“Combined, across publishing and records, this means that Warner must currently be generating around $273 million from Facebook, TikTok, Peloton etc. on an annualized basis,” it said.
Around the same time, Merck Mercuriadis of Hipgnosis claimed that TikTok alone was making up 6.5% of Sony’s revenues (this was, however, not commented on or confirmed by Sony). He did, however, make public the fact that “emerging digital platforms such as TikTok, Triller, Roblox, Peloton and others” were now contributing upwards of 15% of the revenues at Hipgnosis.
MBW had done something similar with Sony Music Entertainment’s numbers earlier in the same year. “Across the three areas of social, gaming and fitness – via partnerships with the likes of Peloton, Fortnite etc. – [Sony Chairman Rob] Stringer announced that Sony Music has generated nearly $400m during the past fiscal year.”
(At the end of May 2022, Stringer added more contextual flesh to these numbers. “New business categories, like social, gaming and fitness, account for nearly $500 million in revenue,” he said – a number that was taken to include both recorded music and music publishing income.)
One important point raised here by economist Will Page is that fitness platforms could end up benefiting publishers dealing in library music in particular.
“If a fitness company finds its music bill prohibitively expensive, library music becomes relatively more attractive, creating a lucrative runway for library platforms like Epidemic Sounds,” he suggested.
He added, “The rising tide of fitness experiences like Peloton lifted the music-copyright boat in 2021. However the balance of copyright value may favor publishers because: (i) the licensing of sync rights typically secures a 50:50 split between labels and publishers and (ii) the prominence of covers in these types of content would tip the scales toward publishers. A third factor favors publishers as well: library music. If a fitness company finds its music bill prohibitively expensive, library music becomes relatively more attractive, creating a lucrative runway for library platforms like Epidemic Sounds.”
Ensuring that this nascent music-centric fitness market was one that songwriters and publishers benefitted from has been far from straightforward or easy.
In March 2019, the National Music Publishers’ Association (NMPA) and 14 of its publisher members sued Peloton over what it claimed were more than 1,000 song infringements by the exercise company. This was raised to an alleged 1,300+ infringements by September that same year.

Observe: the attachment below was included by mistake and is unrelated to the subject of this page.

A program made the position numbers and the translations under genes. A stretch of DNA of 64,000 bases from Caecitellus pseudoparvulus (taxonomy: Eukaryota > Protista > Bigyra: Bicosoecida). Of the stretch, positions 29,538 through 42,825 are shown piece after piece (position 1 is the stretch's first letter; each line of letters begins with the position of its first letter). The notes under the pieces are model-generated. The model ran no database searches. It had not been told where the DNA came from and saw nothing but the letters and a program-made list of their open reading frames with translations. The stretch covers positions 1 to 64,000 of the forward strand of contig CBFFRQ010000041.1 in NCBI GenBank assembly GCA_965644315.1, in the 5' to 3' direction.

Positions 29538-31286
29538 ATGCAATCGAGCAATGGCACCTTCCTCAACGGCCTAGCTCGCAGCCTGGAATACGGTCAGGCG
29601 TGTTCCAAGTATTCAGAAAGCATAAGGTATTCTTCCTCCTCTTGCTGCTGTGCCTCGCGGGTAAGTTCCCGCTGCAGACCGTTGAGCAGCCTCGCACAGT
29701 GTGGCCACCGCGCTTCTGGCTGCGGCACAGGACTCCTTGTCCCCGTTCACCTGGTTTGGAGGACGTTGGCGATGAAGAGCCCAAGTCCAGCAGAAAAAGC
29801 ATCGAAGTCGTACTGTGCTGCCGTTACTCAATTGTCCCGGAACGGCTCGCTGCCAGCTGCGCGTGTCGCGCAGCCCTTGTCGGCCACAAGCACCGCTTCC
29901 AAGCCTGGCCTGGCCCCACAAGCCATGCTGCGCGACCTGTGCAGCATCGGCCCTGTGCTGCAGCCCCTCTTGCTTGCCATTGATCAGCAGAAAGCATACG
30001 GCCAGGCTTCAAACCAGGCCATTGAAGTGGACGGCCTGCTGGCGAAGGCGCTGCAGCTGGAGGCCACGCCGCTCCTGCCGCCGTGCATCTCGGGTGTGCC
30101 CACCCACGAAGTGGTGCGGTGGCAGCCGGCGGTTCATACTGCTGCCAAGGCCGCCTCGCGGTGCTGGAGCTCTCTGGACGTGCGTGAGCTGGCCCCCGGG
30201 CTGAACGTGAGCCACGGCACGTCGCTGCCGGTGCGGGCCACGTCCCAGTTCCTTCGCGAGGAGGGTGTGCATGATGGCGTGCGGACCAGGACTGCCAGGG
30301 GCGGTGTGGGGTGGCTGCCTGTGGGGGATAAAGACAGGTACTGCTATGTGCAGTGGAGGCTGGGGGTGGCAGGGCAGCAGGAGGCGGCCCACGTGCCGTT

Peloton tried to countersue but this move was quashed by the judge in the case. By February 2020, however, the case was settled with Peloton and the NMPA/its publisher members signing a “joint collaboration agreement”.
It has proven to be a landmark event in this space and helped strengthen music publishing’s case when companies try to use music without fully licensing it.
“In-home fitness was an immaterial category until February 2020,” says Golnar Khosrowshahi, CEO and founder of Reservoir Media Management.” Obviously, it wouldn’t have accelerated the way it did, given what was going on [with the pandemic], but that’s around the same time we came to an agreement with Peloton and there was now a precedent that had been set for music licensing […] I think online gaming is going to be a huge area for licensing for music, and Roblox is leading the charge there. I think they are over 40 million daily active users, and that’s all music enabled content.”
Mary Megan Peer adds, “That highly publicized lawsuit [with Peloton] and its resolution in turn brought the rest of the burgeoning fitness industry to the table and it’s recently been reported that these companies will be spending up to $300 million a year on music licenses.”
A similar dynamic led by the NMPA saw lawsuits and subsequent partnerships with other platforms like Roblox, Twitch and Triller, with hopefully a new and more harmonious era having been ushered in with regard to licensing new services where music is a central component.
As David Israelite, President of NMPA, said (as covered in Part 1 of our series of reports) when the NMPA published its numbers for US publishing revenues in 2021, “One of the most important stories from this data is the fact that nearly 30% of the industry’s revenue sources came from places that originally claimed they did not have to license or pay songwriters.”
He added that the NMPA had exceeded $1.1 billion of legal recoveries for its members and their songwriter partners, developing partnerships with the likes of TikTok, YouTube, Twitch, Roblox, and Triller.
Then there is the expansion in synchronization opportunities (as covered in Part 2) and where things that might not have been covered by definitions of sync in the past most definitely now are.
“These post-DSP streaming revenue sources are really now the element of the business that is growing most quickly and outgrowing,” notes Mark Mulligan, Managing Director and Analyst at MIDiA Research. “So the DSP streaming market is maturing [and] and it’s these new places where music gets to which are growing faster. The way we characterize it, even if they’re not always sync deals, [is to see them as] next-generation sync.”